NAIROBI: Kenya’s new president Dr William Samoei Ruto has revealed plans to increase salaries of all public servants as the government seeks to raise the morale of employees under the civil service. Public Service, Affirmative Action and Gender Cabinet Secretary (CS) Aisha Jumwa Karisa Katana has revealed that the increment would be effected in a period as short as 100 days.
CS Jumwa revelation means that all Kenyan government employees could soon smile to the banks for fatter salaries in the next three months. By January or February 2023, the planned salary raise will have been implemented if Jumwa’s announcement is anything to go by or if all goes according to plan.
The cabinet secretary broke the good news to Kenyans following her tour of the Nairobi Huduma Centre on Monday, October 31, 2022. CS Jumwa explained that the Ruto administration wants to reform the public service as a way of increasing morale among government employees and improving service delivery.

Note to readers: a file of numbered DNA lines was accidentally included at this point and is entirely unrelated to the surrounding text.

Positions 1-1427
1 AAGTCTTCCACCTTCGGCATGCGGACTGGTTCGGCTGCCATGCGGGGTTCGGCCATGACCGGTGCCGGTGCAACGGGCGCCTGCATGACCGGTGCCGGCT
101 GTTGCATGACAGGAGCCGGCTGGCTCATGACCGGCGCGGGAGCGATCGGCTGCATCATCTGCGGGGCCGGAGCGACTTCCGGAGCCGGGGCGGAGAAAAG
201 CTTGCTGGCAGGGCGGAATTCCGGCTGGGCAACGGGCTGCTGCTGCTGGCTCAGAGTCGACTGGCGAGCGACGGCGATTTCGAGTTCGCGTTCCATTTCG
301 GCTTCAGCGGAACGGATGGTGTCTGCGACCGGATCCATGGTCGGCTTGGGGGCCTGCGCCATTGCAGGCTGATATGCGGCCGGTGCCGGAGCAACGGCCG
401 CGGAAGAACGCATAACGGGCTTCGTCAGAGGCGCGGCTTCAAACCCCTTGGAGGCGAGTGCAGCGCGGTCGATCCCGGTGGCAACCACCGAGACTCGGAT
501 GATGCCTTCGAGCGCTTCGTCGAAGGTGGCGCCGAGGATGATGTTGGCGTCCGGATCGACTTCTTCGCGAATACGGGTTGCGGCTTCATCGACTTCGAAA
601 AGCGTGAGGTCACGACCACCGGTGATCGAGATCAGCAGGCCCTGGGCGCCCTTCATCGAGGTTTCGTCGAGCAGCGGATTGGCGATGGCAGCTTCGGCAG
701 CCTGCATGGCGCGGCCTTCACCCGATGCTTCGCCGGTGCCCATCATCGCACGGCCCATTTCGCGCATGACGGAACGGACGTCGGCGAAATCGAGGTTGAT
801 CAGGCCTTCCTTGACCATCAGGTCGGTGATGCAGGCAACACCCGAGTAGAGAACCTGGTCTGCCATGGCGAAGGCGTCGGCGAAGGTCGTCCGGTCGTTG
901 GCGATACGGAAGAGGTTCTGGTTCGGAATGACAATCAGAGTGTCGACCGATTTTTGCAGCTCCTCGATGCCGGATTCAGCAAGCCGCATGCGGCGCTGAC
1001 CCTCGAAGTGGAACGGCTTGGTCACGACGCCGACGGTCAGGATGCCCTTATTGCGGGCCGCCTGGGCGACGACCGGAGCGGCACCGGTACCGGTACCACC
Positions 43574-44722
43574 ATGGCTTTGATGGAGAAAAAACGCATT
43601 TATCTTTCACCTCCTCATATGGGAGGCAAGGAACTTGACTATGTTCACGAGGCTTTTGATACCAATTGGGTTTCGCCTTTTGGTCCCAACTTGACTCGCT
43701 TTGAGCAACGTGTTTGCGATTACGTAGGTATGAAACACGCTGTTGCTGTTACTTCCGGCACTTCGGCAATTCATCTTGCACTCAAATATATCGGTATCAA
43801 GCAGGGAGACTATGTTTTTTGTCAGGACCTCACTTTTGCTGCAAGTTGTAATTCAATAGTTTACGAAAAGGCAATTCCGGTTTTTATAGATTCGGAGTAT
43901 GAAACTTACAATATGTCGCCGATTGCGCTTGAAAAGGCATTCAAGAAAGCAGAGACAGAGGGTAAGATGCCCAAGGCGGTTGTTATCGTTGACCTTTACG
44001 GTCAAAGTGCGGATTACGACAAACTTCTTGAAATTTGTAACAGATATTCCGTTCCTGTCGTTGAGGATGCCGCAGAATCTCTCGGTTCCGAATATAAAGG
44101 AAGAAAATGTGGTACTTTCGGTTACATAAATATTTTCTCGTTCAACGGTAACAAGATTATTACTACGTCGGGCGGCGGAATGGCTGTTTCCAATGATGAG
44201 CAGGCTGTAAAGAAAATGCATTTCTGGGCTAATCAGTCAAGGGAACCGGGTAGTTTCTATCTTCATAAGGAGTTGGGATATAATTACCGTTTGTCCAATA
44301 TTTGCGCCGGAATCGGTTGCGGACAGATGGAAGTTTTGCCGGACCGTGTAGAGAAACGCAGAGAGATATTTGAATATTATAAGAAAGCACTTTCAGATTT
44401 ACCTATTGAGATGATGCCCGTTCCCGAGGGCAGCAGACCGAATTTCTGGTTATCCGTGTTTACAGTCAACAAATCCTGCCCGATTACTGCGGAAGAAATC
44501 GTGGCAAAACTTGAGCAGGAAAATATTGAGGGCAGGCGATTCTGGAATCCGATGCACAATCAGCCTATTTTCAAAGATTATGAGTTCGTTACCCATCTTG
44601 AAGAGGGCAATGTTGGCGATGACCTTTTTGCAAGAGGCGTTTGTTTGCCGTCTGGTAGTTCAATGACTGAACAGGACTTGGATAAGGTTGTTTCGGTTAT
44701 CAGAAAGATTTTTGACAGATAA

“The public service is demoralized in matters salary and other benefits and I think in my first 100 days in office, I will initiate the plan to increase salaries of the public servants,” said Jumwa, before further revealing that her office will review the county wage bill, and trashing the Senate’s claims that the same wage bill has crossed the legal 35 per cent limit. The cabinet secretary noted that Kenya, a country of about 50 million people, is served by less than one million public servants.
Besides a salary increment, that will have to be debated in cabinet, the National Assembly and Senate, CS Jumwa also revealed that her Public Service and Gender Ministry plans to review working hours for the 52 Huduma Centres spread across the 47 counties that make up the East African nation, and that new centres will be established.
She explained: “Extended working hours in a number of Huduma Centres, 18 nationally including the one in G.P.O will offer highly sought services from 7am to 7pm. Our plan is that every sub-county will have a Huduma Centre but because of the current economic times we are planning to have at least 100 in the next five years.”